From my perspective Sugar and Spice is wonderfully made. She was supposed to be born this way, and it all was with great thought that she has eight fingers. The best way that I can articulate how I feet about it is not even with my own words, but through those of King David in Psalm 139:13-16. (The Message Version)
Oh yes, you shaped me first inside, then out;
you formed me in my mother’s womb.
I thank you, High God—you’re breathtaking!
Body and soul, I am marvelously made!
I worship in adoration—what a creation!
You know me inside and out,
you know every bone in my body;
You know exactly how I was made, bit by bit,
how I was sculpted from nothing into something.
Like an open book, you watched me grow from conception to birth;
all the stages of my life were spread out before you,
The days of my life all prepared
before I’d even lived one day.
While I feel so blessed to be Sugar and Spice’s mother, and I have never questioned or doubted her differences, that does not mean that life is always smooth sailing. We absolutely have rough moments and days. Sometimes there are periods of discouragement or despair even. From time to time I have to fight the desire to shield or hide her hand.
As with many other parents in our boat, we found out that we would be entrusting our sweet baby to go “under the knife.” Sugar and Spice had surgery when she was 9 months old. She has a thumb and two fingers, and her two fingers were fused at birth. We opted to separate these fingers to allow her more functionality with them. Surgery is never an experience for a parent to easily stand back and wait through. We would love to trade places with our children in a heartbeat. There are also the unknowns that could go wrong. Thankfully, her own procedure went well with a very experienced and knowledgeable surgeon.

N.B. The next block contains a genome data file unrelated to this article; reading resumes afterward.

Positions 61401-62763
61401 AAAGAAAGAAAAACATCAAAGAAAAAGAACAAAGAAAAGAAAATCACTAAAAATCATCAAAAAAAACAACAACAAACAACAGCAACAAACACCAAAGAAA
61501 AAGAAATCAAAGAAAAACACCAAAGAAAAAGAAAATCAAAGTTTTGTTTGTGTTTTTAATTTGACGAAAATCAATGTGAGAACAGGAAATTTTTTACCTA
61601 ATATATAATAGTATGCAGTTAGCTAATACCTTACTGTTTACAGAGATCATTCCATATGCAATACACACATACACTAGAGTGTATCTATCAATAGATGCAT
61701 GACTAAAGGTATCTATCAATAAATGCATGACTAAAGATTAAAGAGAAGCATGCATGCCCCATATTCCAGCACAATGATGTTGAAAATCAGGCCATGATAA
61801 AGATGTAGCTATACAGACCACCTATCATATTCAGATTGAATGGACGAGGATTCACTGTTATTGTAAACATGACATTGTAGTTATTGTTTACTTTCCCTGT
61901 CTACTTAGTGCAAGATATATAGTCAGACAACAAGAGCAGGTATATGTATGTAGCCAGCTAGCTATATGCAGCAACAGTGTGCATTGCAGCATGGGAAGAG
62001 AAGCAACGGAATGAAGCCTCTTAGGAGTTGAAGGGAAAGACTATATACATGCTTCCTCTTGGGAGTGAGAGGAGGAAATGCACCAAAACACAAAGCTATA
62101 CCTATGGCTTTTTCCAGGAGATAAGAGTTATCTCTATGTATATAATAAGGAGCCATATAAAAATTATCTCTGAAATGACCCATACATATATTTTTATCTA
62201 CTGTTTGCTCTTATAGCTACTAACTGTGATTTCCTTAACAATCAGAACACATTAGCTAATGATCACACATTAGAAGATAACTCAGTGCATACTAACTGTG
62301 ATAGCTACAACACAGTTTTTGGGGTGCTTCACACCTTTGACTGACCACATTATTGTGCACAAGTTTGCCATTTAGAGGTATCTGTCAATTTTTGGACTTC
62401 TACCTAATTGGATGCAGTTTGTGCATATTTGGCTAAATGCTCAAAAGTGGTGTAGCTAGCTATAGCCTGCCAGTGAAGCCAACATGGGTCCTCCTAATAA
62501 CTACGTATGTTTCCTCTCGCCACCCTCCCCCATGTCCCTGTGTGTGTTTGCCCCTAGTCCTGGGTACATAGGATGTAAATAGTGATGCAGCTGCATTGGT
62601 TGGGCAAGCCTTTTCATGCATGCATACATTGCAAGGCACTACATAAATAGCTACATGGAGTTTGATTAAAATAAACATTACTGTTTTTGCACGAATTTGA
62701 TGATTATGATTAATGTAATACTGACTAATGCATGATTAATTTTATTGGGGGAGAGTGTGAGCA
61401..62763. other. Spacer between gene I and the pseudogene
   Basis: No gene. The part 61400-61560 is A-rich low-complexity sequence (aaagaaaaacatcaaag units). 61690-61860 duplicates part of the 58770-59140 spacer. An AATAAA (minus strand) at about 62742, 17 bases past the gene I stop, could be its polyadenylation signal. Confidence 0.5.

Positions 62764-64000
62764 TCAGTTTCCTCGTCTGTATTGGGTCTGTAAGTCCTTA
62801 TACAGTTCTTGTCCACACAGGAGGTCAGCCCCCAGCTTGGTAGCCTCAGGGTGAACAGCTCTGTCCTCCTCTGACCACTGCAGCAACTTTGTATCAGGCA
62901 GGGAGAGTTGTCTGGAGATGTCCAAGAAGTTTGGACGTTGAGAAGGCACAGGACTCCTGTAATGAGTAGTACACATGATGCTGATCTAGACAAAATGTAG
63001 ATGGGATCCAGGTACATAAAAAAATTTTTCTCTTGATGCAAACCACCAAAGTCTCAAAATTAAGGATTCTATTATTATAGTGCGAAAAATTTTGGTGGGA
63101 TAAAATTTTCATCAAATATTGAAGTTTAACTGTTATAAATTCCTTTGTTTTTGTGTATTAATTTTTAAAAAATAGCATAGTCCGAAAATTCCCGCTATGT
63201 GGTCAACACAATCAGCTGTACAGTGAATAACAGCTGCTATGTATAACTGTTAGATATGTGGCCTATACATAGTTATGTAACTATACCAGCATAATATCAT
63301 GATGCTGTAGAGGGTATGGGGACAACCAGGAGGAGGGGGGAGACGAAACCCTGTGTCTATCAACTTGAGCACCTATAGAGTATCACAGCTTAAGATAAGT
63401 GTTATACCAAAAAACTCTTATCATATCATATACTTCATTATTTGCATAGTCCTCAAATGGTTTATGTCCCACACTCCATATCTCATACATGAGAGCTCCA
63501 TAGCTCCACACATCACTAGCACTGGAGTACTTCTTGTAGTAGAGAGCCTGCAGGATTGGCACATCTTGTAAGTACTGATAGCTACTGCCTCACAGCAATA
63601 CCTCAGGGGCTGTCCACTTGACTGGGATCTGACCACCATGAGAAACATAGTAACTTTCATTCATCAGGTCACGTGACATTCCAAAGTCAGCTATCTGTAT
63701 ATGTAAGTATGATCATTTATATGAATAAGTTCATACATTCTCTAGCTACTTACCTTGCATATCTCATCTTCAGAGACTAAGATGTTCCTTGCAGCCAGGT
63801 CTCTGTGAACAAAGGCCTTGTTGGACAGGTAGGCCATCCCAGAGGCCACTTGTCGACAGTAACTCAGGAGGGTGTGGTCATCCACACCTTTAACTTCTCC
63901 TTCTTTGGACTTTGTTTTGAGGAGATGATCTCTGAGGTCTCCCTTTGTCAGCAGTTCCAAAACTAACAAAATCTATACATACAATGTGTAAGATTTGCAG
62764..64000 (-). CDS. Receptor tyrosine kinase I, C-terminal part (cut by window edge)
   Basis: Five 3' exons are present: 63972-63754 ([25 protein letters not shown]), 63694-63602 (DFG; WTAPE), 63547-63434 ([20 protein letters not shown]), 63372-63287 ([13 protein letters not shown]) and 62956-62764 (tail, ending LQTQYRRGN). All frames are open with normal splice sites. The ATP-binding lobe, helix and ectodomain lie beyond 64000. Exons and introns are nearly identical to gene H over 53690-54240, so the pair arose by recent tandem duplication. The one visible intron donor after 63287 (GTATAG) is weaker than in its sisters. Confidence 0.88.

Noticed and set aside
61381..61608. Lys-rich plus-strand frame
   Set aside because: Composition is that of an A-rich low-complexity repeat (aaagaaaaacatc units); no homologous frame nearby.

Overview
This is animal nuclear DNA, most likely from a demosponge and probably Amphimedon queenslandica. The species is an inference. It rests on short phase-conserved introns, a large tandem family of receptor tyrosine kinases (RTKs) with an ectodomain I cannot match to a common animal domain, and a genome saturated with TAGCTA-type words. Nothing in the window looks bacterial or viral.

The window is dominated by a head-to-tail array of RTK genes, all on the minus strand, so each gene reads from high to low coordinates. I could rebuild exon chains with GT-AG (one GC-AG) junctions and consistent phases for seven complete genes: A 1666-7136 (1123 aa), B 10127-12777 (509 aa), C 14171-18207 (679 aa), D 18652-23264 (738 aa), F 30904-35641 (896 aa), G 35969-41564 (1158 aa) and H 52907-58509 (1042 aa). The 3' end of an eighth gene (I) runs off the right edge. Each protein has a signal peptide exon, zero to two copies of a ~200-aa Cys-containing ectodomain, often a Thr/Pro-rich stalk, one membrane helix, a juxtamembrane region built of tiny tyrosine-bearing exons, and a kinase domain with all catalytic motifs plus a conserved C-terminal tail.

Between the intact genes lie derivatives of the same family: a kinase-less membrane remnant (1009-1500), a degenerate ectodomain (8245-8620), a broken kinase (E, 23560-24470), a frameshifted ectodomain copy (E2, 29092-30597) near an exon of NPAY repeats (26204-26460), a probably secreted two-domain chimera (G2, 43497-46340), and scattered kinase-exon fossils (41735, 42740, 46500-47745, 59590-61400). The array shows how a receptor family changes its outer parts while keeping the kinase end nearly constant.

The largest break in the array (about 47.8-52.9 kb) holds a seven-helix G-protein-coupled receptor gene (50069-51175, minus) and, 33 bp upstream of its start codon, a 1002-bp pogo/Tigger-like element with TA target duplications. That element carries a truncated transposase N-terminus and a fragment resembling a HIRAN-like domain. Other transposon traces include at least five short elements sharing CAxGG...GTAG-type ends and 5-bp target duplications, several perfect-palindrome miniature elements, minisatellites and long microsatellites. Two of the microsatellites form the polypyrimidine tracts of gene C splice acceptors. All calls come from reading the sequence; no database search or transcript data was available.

Then there were the complications. After her surgery, we realized for the first time that one of her fingers has very little movement. We had no clue about this previously since her other finger was unknowing doing all the hard work before they were separated. It looks like she may have a second surgery ahead of her, but miraculously she is moving the less mobile finger more and more on her own. I believe that our bazillions of prayers over her certainly play an important role in this.
Other people’s reactions are hurtful. Children are by nature very honest. While Sugar and Spice has not understood or been offended by others yet, there have been plenty of comments that have pulled at my heart strings. Comments such as “her hand looks like a pig [hand],” “she’s creepy,” and “what’s wrong with her.” I might even admit that this has been one of my hardest aspects of dealing with the entire situation.